Madi at WKO headquarters, Thailand

NAS round 1
Nervous 4 year old to black belt

Hey guys, or should I say Sawasdee Ka! Those who have started karate in 2019 may not recognise me. I’m Madi and I’ve been training with Shiryodo karate for years. Others I may have taught as white belts, and others still have taught me since I was a white belt! In November 2018 I graded for my black belt, then 3 months later I was on a plane to Thailand. For the next two years I hope to travel the world. Before I left for my travels, someone who had already backpacked the globe advised me to have a ‘project’ while I traveled – something to keep me occupied, give me purpose, and can be used to meet others. For her it was playing the flute, which she would do at bars and restaurants in any town. I chose to improve my karate. So I headed to Pattaya in Thailand, the headquarters of the WKO (World Kumite Organisation) of which our dojo is apart of. By starting here, I could make connections to train at any WKO dojo in the world. So on my way to Pattaya I went.

Training here has definitely taught me a lot. Three days a week I trained under Sifu McInnes, head of the WKO who some may have met at the Anglesea camp. The sessions were physically demanding. I struggled adjusting to the climate too – the first 2-3 classes I thought I might pass out. We went through a lot of basics like breakfalls, punches, kicks – new advice from new perspectives proved a good reminder that basics can always be improved. I also got to practise more advanced techniques like axe and spinning back heel kicks, as well as bo skills.

We would also often try more challenging moves. My favourite was a ‘wall jump’ – running up a pillar before jumping off with a round house kick. They were hard but so much fun. The dojo also offers Muay Thai, which I did on the days I wasn’t doing karate. 3×3 minute rounds taught me a lot about basic sparring (and how unfit I really was). The guys would really push me. I was constantly covered in the most unusual bruises.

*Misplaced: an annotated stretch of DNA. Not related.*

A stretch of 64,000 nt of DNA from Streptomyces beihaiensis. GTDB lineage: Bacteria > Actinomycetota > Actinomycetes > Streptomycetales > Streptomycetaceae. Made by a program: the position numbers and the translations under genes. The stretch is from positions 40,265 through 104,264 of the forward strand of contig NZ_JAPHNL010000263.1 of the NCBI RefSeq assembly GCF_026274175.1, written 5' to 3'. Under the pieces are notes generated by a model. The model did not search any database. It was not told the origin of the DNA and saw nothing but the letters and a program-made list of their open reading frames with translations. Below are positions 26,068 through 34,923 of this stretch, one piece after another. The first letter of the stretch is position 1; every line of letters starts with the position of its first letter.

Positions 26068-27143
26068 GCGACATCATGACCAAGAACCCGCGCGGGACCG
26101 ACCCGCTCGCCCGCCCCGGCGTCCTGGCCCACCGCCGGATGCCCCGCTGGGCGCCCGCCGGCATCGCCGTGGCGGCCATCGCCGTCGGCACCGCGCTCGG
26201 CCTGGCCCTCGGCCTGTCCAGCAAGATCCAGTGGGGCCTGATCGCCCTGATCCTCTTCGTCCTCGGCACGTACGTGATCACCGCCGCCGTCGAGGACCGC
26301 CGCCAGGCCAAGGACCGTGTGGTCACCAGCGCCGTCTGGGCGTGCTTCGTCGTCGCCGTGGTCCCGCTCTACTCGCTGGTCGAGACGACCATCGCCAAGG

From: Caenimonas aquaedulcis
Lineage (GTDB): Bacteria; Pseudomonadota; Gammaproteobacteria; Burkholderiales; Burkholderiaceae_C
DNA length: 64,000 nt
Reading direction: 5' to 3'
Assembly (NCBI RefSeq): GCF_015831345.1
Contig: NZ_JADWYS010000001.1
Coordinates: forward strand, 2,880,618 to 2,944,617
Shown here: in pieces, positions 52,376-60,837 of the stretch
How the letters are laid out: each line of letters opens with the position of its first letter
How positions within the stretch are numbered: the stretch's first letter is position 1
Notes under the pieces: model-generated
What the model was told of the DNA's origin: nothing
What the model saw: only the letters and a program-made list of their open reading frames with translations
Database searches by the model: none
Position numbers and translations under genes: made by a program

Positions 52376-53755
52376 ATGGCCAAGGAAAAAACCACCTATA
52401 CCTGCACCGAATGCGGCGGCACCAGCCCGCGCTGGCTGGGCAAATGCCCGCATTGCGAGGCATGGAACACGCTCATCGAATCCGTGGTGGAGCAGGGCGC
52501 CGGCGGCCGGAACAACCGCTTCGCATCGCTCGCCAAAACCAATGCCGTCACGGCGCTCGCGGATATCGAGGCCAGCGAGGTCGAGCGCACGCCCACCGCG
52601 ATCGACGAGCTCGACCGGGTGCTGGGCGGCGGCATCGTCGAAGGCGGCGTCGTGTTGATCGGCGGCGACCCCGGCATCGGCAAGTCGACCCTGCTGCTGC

The best thing about training at the WKO was the amount of knowledge present in the one room. I was in awe at some of the talent around me, and being continuously exposed to all of their advice was invaluable. People were often coming and going from many countries, like Tony from Brisbane who taught Kung Fu. He spent one day taking me through the basics, and that was great to learn a different approach to self defence. I feel like I learnt so much in such a short time by being exposed to all these people and their new ways of teaching. I am grateful to have been able to train with so many experts and learn what needs improving.

Next I am headed to Nepal, where I hope I get the chance to train in Kathmandu. If not, Japan will definitely be next!





1 Comment

  1. Great post Madi. I always love training with Sifu, have been training with Sifu and attending his WKO events for over a decade. Great that you decided to spend time training there. Osu